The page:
In his concurrence with Lowry/Ponnuru, John O’Sullivan indirectly makes a similar point, defending Trump’s disavowal of American exceptionalism. O’Sullivan offers that this is delicacy on Trump’s part. “He doesn’t want to humiliate the foreigners who will shortly be losing to America . . .. When you intend to shoot a man, it costs nothing to be polite.”

That’s not my idea of patriotism.

There are 35 comments.

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  1. KiminWI Inactive
    KiminWI
    @KiminWI

    I thought I had this worked out in my mind and I was coming down on the Lowry/ Ponnuru side, but then… nationalism, as defined here and elsewhere, is of course ugliness to be discouraged.

    Yet, patriotism isn’t quite enough. Patriotism doesn’t quite carry the weight of words like sovereignty. It doesn’t quite defend the integrity of a nations borders and identity against those who would tear it down from outside or from within.   Nation, like family, is a construct that is given by God for our good, to bless the other nations and other families. We don’t have family-ism, so perhaps not nationalism. But maybe we need something like that, if only the word would present itself, and would then not be corrupted by the left.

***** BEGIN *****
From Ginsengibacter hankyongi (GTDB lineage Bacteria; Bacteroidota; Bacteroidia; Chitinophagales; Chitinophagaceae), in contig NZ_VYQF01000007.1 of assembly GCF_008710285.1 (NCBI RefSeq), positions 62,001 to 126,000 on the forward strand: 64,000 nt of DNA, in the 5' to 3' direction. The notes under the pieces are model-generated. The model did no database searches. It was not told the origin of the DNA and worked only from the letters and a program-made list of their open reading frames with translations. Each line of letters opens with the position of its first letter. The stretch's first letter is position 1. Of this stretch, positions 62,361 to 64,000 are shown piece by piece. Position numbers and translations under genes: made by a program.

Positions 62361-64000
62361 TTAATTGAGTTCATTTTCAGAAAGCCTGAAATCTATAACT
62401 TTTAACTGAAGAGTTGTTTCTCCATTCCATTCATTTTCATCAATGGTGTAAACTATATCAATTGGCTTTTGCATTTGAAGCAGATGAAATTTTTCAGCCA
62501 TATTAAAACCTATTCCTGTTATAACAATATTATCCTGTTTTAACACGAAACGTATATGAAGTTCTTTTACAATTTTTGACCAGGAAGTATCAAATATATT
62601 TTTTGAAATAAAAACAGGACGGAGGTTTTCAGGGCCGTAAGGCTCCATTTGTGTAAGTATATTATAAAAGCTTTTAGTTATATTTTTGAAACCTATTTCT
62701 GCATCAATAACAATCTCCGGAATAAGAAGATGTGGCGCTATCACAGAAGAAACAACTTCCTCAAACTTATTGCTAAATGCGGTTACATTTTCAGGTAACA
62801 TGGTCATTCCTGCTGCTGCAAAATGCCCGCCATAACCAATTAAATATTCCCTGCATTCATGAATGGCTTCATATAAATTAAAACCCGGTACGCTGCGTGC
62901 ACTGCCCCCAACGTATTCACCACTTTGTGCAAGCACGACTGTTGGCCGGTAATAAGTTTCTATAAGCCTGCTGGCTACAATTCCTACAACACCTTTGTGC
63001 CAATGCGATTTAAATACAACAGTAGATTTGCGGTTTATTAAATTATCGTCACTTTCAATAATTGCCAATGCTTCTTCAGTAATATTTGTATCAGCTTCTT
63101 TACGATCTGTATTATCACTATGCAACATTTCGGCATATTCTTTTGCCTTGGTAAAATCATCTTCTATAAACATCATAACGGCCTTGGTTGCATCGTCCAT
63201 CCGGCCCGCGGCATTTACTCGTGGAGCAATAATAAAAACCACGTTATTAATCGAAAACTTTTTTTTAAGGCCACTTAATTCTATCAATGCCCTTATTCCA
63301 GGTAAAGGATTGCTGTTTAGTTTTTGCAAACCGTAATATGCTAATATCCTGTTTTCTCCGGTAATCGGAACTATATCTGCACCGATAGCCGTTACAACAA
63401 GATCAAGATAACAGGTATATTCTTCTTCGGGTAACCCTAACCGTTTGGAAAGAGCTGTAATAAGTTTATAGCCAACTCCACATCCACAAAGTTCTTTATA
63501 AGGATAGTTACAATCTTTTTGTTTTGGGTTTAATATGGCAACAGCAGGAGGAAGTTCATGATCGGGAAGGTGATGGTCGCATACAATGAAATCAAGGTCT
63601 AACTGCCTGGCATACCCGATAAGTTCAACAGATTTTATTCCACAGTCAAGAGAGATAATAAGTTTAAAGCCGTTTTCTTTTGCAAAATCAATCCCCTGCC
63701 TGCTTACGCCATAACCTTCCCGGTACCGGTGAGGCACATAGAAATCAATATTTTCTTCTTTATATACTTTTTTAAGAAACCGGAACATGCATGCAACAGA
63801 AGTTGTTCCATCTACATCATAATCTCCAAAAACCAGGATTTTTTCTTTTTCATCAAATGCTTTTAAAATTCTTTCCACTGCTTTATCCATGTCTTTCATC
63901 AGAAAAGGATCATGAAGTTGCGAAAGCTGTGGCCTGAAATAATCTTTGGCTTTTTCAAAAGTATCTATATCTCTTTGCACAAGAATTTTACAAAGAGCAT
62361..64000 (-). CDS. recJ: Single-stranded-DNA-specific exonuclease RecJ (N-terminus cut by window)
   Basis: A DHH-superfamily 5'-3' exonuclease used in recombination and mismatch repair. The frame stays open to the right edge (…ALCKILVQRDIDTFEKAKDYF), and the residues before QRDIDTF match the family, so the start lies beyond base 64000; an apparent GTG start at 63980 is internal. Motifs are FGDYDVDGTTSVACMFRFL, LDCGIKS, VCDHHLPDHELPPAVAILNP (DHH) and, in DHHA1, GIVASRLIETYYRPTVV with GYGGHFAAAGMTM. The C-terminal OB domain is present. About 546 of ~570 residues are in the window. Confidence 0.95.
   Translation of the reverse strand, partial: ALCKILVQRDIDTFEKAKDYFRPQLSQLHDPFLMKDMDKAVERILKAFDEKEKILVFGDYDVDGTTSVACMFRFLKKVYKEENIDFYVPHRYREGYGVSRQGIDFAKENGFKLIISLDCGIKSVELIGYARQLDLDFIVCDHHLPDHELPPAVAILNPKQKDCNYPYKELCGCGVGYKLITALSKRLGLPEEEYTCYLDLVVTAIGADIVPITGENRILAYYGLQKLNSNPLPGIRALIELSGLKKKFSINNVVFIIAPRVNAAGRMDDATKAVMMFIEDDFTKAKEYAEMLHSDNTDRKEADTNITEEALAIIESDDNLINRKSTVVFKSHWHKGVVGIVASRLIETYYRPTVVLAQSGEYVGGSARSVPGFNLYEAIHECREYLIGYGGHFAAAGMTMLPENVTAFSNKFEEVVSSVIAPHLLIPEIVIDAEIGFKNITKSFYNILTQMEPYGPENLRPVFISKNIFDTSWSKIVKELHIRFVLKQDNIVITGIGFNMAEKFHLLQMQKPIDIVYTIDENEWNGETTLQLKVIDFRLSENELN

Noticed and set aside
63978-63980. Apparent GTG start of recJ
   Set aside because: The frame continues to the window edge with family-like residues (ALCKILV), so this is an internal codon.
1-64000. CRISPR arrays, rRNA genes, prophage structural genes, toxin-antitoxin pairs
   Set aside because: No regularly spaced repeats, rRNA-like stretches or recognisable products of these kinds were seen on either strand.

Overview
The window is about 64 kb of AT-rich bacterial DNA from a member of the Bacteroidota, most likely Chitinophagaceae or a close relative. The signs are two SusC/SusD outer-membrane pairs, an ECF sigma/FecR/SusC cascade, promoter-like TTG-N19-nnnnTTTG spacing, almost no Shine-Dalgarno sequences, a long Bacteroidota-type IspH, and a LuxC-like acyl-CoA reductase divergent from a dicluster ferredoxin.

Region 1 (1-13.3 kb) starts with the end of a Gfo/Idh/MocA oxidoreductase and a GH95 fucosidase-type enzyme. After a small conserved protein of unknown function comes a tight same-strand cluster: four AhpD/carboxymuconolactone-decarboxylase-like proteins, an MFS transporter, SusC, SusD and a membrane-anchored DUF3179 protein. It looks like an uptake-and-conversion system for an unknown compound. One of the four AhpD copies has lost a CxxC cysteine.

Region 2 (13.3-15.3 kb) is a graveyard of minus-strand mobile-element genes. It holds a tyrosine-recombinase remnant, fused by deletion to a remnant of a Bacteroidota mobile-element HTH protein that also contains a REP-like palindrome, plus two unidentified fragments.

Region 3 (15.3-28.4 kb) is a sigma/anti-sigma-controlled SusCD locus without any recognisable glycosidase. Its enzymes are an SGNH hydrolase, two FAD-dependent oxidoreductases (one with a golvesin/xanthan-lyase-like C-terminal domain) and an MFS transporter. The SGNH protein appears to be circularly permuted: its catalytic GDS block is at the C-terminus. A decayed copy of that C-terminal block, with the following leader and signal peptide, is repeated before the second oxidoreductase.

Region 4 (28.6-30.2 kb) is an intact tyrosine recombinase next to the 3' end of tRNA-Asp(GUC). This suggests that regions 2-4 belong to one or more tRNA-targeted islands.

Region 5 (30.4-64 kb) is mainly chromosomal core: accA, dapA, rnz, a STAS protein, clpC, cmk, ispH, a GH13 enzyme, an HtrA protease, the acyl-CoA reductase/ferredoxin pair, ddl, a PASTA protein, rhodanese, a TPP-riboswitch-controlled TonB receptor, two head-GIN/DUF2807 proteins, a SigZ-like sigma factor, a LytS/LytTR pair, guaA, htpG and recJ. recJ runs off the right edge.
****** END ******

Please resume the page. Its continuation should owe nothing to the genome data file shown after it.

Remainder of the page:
• #1
  2. Sweezle Member
    Sweezle
    @Sweezle

    I love your post. You are giving me a lot to think about.  I used to think patriotism and pride in America were simple and deeply personal. But this sentence was jarring for me personally  “I believe that nationalism is a demagogue’s patriotism.”

    • #2
  3. DocJay Inactive
    DocJay
    @DocJay

    The think tank patriots are part of the social scientists that have brought our country to the brink of destruction.  What patriot does that?

    • #3
  4. Hypatia Inactive
    Hypatia
    @Hypatia

    Patriotism is not enough.  It means nothing if you don’t  have a “patria” ( if that’s the Latin I want, for “Fatherland”.)   Patriotism could be the exile’s nostalgia, the wistful balm of the vanquished–or, today, the fatalistic passive tendency “to love that well which thou must leave ere long.” As Shakespeare wrote.    We need the ooomph supplied by nationalism too–or we’re just locust eaters.